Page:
Wednesday, June 28, 2017

WHO MERS-CoV Update - June 28th


The Saudi daily MERS reports continue to be a bit fragmented and confused (see listing above), with days skipped, and link descriptions not always matching the entries, but today we've an update from the World Health Organization that provides an update on the three hospital clusters we've been watching since June 1st.

Middle East respiratory syndrome coronavirus (MERS-CoV) – Saudi Arabia
Disease outbreak news
28 June 2017

Between 16 and 23 June 2017, the national IHR Focal Point of Saudi Arabia reported seven additional cases of Middle East Respiratory Syndrome Coronavirus (MERS-CoV) infection, including two deaths, and four deaths among previously reported cases.

Details of the cases

Detailed information concerning the cases reported can be found in a separate document (see link below). 

MERS-CoV cases reported between 16 and 23 June 2017.
xlsx, 40kb

Three of the seven newly reported cases are associated with clusters 1 and 3 as reported in the Disease Outbreak News published on 13 June 2017 and 19 June 2017

Cluster 1

An additional two cases have been reported in this cluster in Riyadh City, Riyadh Region. In total, 34 laboratory-confirmed cases reported to WHO are associated with this cluster. 

Cluster 2

No newly reported cases are associated with cluster 2 as reported in the Disease Outbreak News published on 13 June 2017.

Cluster 3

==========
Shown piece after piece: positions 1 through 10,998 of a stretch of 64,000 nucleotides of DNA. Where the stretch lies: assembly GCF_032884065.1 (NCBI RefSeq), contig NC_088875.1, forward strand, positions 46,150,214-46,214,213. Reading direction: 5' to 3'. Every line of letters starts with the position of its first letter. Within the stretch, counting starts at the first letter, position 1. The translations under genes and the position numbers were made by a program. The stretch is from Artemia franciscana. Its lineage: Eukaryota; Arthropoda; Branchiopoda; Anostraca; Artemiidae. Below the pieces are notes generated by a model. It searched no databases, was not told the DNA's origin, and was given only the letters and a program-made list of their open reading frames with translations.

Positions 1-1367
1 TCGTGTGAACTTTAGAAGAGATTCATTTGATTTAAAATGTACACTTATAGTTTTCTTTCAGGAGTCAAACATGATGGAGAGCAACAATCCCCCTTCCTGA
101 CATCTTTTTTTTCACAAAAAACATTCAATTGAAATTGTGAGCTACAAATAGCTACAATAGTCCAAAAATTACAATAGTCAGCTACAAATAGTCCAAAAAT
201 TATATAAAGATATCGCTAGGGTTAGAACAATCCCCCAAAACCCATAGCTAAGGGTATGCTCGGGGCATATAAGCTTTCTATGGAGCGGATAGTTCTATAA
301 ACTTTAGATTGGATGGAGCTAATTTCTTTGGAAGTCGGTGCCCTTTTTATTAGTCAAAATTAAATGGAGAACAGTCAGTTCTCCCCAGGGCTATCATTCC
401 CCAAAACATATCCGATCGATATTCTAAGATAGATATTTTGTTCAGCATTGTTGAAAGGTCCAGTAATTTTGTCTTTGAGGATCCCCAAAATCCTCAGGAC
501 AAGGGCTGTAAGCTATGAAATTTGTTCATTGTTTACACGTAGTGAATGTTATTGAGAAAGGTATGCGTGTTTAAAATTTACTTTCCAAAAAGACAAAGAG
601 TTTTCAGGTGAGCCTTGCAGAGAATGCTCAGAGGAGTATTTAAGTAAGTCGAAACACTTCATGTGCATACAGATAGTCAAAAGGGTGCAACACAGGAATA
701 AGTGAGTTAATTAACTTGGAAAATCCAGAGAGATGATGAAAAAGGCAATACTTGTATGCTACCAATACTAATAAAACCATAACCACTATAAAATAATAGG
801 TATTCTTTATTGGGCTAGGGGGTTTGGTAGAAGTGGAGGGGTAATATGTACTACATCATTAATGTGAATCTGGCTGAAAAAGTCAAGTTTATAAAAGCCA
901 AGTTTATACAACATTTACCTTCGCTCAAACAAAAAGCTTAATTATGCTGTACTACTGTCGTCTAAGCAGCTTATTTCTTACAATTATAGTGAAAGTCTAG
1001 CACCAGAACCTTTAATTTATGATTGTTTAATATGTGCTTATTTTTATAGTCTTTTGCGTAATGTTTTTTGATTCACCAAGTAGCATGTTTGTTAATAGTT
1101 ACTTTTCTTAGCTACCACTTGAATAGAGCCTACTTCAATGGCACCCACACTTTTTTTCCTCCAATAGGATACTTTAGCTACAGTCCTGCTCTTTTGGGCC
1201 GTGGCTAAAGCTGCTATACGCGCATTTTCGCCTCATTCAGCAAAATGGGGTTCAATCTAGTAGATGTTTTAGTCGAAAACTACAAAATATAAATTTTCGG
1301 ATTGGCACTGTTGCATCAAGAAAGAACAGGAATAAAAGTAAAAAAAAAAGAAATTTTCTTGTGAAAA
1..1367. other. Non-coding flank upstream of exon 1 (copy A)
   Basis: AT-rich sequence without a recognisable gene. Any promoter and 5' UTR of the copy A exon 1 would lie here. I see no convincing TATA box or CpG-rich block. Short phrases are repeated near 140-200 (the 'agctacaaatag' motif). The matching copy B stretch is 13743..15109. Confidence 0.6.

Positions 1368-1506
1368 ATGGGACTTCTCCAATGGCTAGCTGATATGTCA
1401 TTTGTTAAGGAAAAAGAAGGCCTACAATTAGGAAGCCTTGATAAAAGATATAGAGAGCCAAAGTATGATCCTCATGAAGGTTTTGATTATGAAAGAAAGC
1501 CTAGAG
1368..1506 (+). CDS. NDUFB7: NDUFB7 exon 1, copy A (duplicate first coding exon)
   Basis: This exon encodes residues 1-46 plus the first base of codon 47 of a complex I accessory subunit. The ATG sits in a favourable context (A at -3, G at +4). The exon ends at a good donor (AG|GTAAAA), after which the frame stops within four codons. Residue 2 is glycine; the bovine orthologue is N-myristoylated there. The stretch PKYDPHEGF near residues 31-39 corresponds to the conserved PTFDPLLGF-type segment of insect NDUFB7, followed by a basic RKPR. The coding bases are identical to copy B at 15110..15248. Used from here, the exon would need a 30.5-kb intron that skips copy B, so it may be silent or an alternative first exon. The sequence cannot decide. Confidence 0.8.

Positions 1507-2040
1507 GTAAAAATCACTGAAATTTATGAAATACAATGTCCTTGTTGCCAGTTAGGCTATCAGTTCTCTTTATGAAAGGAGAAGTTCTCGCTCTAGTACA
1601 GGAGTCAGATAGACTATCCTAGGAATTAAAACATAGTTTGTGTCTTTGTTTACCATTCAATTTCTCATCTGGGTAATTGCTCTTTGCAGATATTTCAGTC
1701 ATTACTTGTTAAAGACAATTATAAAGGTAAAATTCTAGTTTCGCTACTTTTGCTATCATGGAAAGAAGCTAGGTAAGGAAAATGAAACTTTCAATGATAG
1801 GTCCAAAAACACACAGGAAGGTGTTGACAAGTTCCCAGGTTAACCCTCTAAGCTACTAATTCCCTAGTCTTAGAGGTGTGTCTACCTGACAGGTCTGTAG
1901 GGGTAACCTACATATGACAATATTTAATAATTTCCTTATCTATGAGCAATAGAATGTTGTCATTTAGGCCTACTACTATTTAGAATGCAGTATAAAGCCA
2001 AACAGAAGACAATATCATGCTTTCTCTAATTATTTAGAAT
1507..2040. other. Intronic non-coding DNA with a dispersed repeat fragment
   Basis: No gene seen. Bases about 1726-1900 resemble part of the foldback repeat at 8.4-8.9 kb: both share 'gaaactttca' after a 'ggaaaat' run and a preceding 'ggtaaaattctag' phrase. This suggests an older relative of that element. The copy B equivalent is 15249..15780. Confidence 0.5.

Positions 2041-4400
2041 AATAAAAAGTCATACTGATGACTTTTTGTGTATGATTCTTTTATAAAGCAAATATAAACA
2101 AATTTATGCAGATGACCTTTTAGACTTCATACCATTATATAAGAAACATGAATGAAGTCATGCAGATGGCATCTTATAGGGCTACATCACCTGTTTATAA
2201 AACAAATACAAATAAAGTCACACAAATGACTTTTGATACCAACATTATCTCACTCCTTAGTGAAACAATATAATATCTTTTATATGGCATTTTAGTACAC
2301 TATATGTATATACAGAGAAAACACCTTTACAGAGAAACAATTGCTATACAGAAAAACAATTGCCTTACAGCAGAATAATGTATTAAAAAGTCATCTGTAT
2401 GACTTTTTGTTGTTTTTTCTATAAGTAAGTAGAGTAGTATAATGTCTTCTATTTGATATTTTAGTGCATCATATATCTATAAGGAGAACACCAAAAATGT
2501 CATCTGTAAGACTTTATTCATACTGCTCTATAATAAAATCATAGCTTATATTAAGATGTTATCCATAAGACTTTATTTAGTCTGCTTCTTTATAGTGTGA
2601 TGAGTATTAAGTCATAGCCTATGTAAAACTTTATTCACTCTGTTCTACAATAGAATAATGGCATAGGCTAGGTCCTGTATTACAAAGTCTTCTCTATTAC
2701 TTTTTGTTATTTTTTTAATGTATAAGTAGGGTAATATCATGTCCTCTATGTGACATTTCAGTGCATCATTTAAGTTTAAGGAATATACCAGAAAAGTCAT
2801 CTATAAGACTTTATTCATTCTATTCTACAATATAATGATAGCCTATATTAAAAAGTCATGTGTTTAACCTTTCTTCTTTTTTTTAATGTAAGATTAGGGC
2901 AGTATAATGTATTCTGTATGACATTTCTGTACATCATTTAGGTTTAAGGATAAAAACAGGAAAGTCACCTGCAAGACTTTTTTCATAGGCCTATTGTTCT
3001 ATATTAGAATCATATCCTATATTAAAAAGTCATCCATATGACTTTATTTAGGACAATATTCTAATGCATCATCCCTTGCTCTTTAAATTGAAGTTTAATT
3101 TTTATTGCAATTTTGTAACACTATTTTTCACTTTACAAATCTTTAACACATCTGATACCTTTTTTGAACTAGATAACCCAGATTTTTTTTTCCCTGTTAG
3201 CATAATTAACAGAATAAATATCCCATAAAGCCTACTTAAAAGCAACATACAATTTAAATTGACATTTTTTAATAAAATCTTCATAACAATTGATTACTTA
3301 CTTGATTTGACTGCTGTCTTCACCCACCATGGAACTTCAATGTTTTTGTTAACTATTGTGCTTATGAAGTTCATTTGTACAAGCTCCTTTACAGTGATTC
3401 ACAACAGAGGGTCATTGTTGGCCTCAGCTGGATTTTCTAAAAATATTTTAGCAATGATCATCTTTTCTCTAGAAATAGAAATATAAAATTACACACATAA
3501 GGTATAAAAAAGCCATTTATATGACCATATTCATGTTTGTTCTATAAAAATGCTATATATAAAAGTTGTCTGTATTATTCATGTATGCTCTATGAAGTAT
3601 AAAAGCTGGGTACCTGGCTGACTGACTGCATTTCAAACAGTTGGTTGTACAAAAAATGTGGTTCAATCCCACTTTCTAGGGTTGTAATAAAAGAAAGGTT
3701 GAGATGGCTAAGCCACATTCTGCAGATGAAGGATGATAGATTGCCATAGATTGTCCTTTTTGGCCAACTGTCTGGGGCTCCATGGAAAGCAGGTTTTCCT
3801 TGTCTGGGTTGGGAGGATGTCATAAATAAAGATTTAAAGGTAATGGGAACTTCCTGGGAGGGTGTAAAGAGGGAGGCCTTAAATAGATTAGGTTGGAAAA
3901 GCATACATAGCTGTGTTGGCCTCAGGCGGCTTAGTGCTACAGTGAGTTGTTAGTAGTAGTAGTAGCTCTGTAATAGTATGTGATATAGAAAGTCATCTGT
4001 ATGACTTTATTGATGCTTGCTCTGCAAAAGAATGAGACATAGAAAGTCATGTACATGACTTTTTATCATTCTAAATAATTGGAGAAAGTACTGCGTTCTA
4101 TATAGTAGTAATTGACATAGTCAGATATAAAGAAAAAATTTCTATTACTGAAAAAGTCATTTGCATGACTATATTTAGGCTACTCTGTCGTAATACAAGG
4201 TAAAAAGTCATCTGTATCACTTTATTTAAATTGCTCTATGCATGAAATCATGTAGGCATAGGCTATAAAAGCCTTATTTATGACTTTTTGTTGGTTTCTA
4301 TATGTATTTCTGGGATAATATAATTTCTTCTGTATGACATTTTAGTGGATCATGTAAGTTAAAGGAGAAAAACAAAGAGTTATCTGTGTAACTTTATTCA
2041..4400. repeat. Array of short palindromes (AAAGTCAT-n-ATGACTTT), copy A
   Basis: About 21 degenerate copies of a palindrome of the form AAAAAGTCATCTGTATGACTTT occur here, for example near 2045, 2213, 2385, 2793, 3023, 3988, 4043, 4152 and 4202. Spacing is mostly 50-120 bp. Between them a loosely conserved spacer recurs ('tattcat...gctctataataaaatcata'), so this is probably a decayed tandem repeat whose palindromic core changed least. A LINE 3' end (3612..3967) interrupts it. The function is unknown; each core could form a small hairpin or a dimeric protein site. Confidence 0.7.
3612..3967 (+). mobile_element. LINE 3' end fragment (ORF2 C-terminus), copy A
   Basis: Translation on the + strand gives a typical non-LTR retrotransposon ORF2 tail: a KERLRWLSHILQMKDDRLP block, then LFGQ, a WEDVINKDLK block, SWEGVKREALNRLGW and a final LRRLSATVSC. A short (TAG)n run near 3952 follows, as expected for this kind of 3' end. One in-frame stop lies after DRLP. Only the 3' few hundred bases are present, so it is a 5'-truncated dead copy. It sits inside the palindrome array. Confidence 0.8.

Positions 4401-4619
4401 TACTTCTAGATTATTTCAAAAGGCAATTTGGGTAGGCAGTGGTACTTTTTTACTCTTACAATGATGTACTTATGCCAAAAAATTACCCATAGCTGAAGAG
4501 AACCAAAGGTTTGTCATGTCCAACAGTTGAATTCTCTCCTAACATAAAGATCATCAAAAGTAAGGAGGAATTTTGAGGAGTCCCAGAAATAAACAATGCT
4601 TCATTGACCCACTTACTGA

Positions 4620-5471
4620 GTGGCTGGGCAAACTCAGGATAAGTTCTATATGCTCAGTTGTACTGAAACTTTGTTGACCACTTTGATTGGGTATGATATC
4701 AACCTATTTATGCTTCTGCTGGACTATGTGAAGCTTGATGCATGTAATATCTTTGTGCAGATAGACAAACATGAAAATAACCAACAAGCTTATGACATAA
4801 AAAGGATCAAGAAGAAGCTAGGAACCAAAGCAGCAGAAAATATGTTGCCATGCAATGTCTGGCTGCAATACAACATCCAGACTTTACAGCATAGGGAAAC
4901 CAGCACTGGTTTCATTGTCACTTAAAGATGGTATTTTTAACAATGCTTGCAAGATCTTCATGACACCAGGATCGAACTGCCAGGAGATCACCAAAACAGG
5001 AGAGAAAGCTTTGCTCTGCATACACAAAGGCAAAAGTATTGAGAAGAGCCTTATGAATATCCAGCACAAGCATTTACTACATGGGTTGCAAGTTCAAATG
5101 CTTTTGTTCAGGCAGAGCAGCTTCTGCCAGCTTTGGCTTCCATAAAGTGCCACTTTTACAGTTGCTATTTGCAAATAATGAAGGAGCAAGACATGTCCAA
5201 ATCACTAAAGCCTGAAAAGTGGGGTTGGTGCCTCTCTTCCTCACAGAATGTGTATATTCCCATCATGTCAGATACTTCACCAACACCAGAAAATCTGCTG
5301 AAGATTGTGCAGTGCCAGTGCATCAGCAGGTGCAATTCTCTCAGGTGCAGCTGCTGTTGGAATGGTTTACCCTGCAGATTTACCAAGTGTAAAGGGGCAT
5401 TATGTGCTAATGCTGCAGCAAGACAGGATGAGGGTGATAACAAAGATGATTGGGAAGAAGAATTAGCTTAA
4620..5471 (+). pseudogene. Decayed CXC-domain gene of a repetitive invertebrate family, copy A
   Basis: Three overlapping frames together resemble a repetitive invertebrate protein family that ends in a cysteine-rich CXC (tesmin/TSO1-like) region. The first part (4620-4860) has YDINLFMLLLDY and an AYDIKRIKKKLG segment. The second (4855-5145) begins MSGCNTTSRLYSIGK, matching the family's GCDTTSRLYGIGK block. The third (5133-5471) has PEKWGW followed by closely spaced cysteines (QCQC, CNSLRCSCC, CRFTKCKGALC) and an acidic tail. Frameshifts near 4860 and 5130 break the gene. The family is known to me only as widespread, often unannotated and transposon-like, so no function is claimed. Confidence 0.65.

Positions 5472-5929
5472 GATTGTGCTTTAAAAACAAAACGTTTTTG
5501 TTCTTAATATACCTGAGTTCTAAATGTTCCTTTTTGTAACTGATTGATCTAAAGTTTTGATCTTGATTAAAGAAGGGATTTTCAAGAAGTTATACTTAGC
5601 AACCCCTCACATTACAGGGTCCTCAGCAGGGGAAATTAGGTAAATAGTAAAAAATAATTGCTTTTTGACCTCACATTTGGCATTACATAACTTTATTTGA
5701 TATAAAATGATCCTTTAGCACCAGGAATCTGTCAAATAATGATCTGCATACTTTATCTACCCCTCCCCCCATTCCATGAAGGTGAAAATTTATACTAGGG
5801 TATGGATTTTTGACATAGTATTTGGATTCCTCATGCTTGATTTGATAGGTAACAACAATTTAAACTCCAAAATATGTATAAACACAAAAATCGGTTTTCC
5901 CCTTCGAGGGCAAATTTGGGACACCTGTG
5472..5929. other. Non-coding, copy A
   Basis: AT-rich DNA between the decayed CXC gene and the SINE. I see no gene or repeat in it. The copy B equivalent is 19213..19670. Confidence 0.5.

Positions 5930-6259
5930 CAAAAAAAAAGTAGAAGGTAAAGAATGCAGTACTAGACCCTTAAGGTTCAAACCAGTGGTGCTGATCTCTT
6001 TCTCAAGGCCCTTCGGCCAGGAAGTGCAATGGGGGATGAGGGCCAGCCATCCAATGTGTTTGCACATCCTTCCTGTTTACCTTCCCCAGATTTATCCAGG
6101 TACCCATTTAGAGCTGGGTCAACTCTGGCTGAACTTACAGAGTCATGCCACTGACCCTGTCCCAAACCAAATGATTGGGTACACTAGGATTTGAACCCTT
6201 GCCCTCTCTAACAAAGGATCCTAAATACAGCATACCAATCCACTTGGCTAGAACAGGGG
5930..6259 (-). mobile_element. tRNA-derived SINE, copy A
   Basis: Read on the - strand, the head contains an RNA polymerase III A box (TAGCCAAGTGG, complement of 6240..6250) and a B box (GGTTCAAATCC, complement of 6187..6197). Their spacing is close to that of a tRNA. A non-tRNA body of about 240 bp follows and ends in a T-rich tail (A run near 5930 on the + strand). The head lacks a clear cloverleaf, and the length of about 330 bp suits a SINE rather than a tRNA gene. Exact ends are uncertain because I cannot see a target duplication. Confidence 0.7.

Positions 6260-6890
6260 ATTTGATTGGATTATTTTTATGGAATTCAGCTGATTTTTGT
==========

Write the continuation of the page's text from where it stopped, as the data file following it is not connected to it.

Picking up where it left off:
An additional case has been reported in this cluster in Riyadh City, Riyadh Region. Thus far, this cluster involves nine laboratory-confirmed patients.

Globally, 2036 laboratory-confirmed cases of infection with MERS-CoV including at least 710 related deaths have been reported to WHO. 

Public health response

The Ministry of Health is evaluating each case and their contacts and is still implementing the measures to limit further human-to-human transmission and bring these outbreaks to a control as described in the DON published on 19 June 2017

WHO risk assessment

MERS-CoV causes severe human infections resulting in high mortality and has demonstrated the ability to transmit between humans. So far, the observed non-sustained human-to-human transmission has occurred mainly in health care settings.

The notification of additional cases does not change the overall risk assessment. WHO expects that additional cases of MERS-CoV infection will be reported from the Middle East, and that cases will continue to be exported to other countries by individuals who might acquire the infection after exposure to animals or animal products (for example, following contact with dromedaries) or human source (for example, in a health care setting).

WHO continues to monitor the epidemiological situation and conducts risk assessment based on the latest available information.
         (Continue . . . )

While we continue to get a fair amount of detail on these individual cases (see xlxs list), what will be of even greater interest will be an analysis of the chains of infections in these three clusters, and how this nosocomial outbreak got so far out of control.

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